Real traditional Brujeria is a very secretive tradition that very few people are allowed access to. You must be mentored by a real Brujo/a and it is not a type of magic that you handle lightly. If you speak to your Mexican or Latinx friends most of us have family stories about Brujas. In researching this book I heard all kinds of astounding tales of people flying, or transforming into creatures like owls and jaguars. This magic is very real and very powerful. Furthermore, traditional Brujeria has very little to do with novena candles and saints; that is more of what we call Hechiceria (eh-chee-suh-REE-uh) or “sorcery”. However the latter term is much less known, especially in the US, and therefore seldom used.
When you ask Mexican-American folks what this mixed bag of Mexican folk magix is called, they will often refer to it as “Brujeria”, again, sometimes as a joke, but it’s what we continue to call it nonetheless. While this is traditionally inaccurate there is a large tendency for folks to diverge from tradition after immigration. Much like how you have Voodoo, Haitian Voodoo, Puerto Rican Voodoo (Sanse), and New Orleans Voodoo. Still, it would be damaging to my culture to write a book on “Brujeria” that is not actually about real Brujeria. I wanted to help preserve the meaning of “Brujeria” and I wanted to differentiate between the traditional kind and what we call “Brujeria” here in America. Thus, American Brujeria was born.
The Word Brujo/a/x
In the United States there is a tendency for Latinx folks who practice American Brujeria style of magic to refer to themselves as Brujas (female witches) or Brujos (male witches) or Brujx (American gender-neutral term for witch). This creates a bit of a separation that can be hard to traverse when it comes to Mexico-style or American-style that really needs to be discussed and understood if we are going to call ourselves by these titles.
The first thing we have to understand is that the words mean different things depending on where you are geographically. In Mexico there is a lot of fear surrounding Brujas and Brujos and if you say you are one of those, folks will immediately try to distance themselves from you (if not literally run away). You have to be careful how you use this word because in the US our understanding of the word “witch” is very dewy-eyed and we often understand witches as “spiritual healers who love the earth”.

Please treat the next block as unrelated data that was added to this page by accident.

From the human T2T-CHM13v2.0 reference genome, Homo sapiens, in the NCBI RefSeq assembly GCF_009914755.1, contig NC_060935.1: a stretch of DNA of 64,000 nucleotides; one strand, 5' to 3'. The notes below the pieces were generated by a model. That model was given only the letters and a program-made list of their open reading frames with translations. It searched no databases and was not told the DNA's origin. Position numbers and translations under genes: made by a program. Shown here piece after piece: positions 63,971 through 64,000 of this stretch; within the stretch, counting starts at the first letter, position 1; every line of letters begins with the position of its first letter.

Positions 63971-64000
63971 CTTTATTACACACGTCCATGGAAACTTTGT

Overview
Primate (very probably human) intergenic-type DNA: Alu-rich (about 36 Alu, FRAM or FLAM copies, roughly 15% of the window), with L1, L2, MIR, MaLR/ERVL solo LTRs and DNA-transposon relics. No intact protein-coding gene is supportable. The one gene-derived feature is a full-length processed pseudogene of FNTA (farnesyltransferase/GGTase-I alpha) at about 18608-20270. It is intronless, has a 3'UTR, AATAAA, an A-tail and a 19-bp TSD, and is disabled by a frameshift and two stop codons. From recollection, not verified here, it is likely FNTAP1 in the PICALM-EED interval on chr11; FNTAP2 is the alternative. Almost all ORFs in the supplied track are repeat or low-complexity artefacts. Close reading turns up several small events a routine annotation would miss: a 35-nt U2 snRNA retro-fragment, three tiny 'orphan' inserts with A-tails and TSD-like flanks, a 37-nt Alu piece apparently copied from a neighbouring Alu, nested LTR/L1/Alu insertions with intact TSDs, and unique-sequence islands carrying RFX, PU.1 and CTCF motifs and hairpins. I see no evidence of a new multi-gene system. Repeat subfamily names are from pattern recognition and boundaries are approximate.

Meanwhile, if you tell someone you are a Bruja/o, you are telling them that you like to fly through the night and steal babies and eat them. Our understandings of these words differ. In the United States however, if someone calls themselves a Bruja/o/x they are simply saying that they practice a Mexican/Latinx style of magic. It’s also considered incorrect in traditional Mexican culture to refer to yourself as Bruja/o if you are not practicing real Mexican Brujeria. Those who practice American Brujeria would more correctly call themselves Hechicero/a/x, however most folks favor Brujo/a/x as a personal title.
Language is complicated and the meaning of words changes across geographical landscape, periods of time, and regional dialects. Due to this, I don’t think it’s inherently wrong to use the term Brujo/a/x to describe a person who works in American Brujeria as long as you understand the nuances and roots of the term, and understand that there is a time and place where it is best to not use the word.
I hope this crash course in American Brujeria cleared up some misconceptions or concerns you may have had about the term and where it came from. For more information on this style of work, please pre-order my new book American Brujeria on Amazon or Bookshop; it will be released May 1, 2021.